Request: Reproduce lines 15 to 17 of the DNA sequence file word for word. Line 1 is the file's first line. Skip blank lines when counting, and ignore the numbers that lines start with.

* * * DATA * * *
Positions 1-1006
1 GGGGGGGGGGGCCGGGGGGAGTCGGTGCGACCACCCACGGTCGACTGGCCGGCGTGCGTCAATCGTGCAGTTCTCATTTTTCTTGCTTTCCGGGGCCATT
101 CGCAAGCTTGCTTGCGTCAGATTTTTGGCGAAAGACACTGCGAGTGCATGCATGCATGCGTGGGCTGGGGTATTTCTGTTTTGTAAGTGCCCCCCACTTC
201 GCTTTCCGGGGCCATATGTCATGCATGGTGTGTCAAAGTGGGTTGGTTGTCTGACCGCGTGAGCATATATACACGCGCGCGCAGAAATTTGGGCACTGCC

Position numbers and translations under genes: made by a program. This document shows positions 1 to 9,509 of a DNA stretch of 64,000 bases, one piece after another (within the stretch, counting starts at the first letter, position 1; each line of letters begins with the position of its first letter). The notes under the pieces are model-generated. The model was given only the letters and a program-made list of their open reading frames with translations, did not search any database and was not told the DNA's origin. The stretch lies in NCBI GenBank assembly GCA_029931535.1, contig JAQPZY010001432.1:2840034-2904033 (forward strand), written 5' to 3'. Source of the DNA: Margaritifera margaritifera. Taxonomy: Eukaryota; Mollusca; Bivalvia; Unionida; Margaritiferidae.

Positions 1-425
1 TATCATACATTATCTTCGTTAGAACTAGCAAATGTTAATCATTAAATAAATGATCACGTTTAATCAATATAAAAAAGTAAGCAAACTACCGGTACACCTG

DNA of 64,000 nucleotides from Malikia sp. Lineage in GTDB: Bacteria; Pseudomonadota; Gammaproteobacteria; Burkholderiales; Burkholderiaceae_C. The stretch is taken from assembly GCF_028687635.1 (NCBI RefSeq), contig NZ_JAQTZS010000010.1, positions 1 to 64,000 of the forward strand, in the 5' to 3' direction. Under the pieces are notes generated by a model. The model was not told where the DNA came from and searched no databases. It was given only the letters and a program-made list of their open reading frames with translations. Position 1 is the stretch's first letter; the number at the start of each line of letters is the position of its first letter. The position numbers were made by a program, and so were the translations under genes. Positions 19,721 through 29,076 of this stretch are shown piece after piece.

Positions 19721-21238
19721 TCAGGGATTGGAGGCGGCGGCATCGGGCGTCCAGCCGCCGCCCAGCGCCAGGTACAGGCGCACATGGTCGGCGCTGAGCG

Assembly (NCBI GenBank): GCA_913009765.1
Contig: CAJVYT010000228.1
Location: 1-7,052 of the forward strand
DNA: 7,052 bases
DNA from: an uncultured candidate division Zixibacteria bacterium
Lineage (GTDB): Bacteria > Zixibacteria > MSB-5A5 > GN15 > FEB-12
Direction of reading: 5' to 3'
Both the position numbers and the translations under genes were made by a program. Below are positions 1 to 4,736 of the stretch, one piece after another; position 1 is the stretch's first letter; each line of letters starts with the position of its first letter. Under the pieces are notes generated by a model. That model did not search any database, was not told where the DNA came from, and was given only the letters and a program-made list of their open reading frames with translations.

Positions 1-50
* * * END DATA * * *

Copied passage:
DNA from: an uncultured candidate division Zixibacteria bacterium
Lineage (GTDB): Bacteria > Zixibacteria > MSB-5A5 > GN15 > FEB-12
Direction of reading: 5' to 3'